Although the Dragonriders are the most famous segment of Pern society, my first introduction of Anne McCaffrey's writing. The narrative follows Tenna, an apprentice runner, who is making her way through her first "Cross". However, her first journey to Fort Hold becomes eventful when a runnerbeast trespasses over the grass-like Traces that were developed by and for runners only. The bruised and wounded runner arrives at her destination and finds herself given quality care, something she had been use to giving to runners when serving with her mother before her apprenticeship.

The story itself helps give an overall cultural sense of Pern while not dealing with the famous dragonriders, except as additional details that don't effect the story. Tenna is fully fleshed out for such a young person, though on Pern you have to grow up fast, but still has foibles like all young people including making mistakes and thinking they have it all figured out. Overall a very good story and makes me interested in looking more into Pern in the future.

Thursday, August 13, 2015

Review: The Hedge Knight by George R.R. Martin

The Hedge Knight by George R.R. Martin
My rating: 5 out of 5 stars

The first in a series of novellas set almost a century before the beginning of A Game of Thrones, Martin introduces the readers to two individuals, the titular hedge knight Ser Duncan "Dunk" the Tall and his squire Prince Aegon "Egg" Targaryan. The story begins with Dunk burying his mentor Ser Arlen Pennytree before taking his arms and horses to the Tourney at Ashford Meadow in an attempt to win a place in a lord's house by winning a tilt and becoming a champion if only for a little while.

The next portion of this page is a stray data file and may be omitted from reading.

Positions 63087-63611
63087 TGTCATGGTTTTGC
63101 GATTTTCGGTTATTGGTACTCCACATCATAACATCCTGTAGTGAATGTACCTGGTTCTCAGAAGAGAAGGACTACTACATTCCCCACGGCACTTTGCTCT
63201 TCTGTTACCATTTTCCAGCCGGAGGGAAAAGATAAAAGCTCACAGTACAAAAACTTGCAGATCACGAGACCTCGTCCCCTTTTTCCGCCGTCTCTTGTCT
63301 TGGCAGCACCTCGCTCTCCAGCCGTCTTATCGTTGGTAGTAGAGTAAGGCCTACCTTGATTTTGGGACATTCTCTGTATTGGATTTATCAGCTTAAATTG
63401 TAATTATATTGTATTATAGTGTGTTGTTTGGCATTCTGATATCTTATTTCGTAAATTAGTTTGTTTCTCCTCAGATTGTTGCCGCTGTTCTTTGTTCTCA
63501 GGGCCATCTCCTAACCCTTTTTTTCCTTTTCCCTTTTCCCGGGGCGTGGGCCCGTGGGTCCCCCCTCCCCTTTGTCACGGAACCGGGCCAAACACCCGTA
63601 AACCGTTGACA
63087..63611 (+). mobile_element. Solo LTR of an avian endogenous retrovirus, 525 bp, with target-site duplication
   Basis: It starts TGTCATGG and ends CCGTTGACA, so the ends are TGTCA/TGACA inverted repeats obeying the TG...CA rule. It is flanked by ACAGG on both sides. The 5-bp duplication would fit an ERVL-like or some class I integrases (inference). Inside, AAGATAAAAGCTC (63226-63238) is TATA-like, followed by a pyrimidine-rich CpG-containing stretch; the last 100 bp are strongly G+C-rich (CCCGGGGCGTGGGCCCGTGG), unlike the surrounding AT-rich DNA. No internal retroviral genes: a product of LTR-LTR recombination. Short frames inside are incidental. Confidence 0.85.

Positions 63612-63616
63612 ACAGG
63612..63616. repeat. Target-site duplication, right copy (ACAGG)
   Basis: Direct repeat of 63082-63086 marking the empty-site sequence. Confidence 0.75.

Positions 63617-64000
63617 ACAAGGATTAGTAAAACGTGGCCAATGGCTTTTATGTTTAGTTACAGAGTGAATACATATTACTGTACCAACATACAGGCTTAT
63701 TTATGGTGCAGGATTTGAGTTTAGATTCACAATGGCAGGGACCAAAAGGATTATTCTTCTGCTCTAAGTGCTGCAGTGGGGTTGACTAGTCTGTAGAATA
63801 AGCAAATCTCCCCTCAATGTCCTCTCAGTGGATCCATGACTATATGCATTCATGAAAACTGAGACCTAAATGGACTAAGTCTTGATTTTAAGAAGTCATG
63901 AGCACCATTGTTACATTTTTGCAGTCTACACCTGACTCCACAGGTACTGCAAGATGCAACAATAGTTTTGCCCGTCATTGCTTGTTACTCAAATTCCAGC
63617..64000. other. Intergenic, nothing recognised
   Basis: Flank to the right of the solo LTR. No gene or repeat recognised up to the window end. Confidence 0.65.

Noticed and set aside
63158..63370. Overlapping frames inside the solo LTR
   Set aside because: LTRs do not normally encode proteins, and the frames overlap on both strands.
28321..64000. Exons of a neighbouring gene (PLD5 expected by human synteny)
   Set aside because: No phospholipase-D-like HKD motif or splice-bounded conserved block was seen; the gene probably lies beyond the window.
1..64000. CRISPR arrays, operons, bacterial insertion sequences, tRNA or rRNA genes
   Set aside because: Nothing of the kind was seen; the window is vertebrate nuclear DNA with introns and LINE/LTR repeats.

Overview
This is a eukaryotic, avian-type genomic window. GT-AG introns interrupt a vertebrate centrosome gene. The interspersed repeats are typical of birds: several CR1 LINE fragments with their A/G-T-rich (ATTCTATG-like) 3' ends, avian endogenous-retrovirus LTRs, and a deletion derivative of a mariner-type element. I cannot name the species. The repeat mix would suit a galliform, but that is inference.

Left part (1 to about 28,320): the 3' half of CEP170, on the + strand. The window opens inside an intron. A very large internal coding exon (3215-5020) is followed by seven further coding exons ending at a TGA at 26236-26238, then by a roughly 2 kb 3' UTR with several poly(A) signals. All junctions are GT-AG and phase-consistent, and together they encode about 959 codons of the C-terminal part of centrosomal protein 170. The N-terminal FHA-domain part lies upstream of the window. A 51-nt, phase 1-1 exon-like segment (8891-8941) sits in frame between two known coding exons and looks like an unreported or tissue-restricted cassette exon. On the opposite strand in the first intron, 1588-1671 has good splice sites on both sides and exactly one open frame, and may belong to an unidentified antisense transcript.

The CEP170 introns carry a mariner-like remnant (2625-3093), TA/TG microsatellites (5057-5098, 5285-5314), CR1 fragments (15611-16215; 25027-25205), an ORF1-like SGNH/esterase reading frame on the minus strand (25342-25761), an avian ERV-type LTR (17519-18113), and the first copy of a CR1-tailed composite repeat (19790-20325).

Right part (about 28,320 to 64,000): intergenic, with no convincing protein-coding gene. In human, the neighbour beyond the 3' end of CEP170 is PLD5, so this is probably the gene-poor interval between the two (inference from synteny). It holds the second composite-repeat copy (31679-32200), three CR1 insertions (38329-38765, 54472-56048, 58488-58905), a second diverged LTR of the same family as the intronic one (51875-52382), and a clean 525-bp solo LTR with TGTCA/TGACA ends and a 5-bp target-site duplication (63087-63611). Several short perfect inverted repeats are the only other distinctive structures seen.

Unfortunately Dunk finds himself broiled in a family feud, but this family happens to be the dynasty of the dragonkings--the Targaryans. Not only does Dunk find his temporary squire to be a Prince, but he punches and kicks Egg's older (cruel) brother Aerion which could either leave him dead or maimed. Dunk's fate comes down to a unique form of trial by combat, which has ramifications not only for him but knightly families and the realm itself.

Martin writes a tight story in which the reader doesn't need to have read any books of the A Song of Ice and Fire series to enjoy, while also giving tidbits of family histories to fans of his main series. Written at around the same time of A Clash of Kings and published a month before, The Hedge Knight starts giving a background to the series and introducing two seemingly unimportant individuals who'll cast long important shadows on events many years later.

Wednesday, August 12, 2015

Review: The Burning Man by Tad Williams

The Burning Man by Tad Williams
My rating: 5 out of 5 stars

The castle of Hayholt in the middle of Osten Ard is once again the location of a Tad Williams story. Set a few hundred years before the time of the Memory, Sorrow, and Thorn trilogy this story adds to the overall history of the Hayholt by describing the time of 'King' Sulis the Apostate, the 4th mortal to reign over the former Sithi capital of Asu'a, as told by his step-daughter Breda.

Breda recalls how Sulis was considered an Apostate by the Church in Nabban and how he pursued an intellectual question to the detriment to his own health, all the while Breda remembers her first love which at first seems trivial but later has important ramifications at the end of the story. The titular 'Burning Man' makes readers of the trilogy think of someone else, but is in fact a slight of hand by the author to MST fans while also intriguing to first time Osten Ard readers. The tight, interconnected plot threads and the nice swerve as to who the Burning Man is makes this prequel great both for MST readers and those that have never stepped foot in Osten Ard.

Tuesday, August 11, 2015

Review: Dragonfly by Ursula K. Le Guin

Dragonfly by Ursula K. Le Guin
My rating: 4 out of 5 stars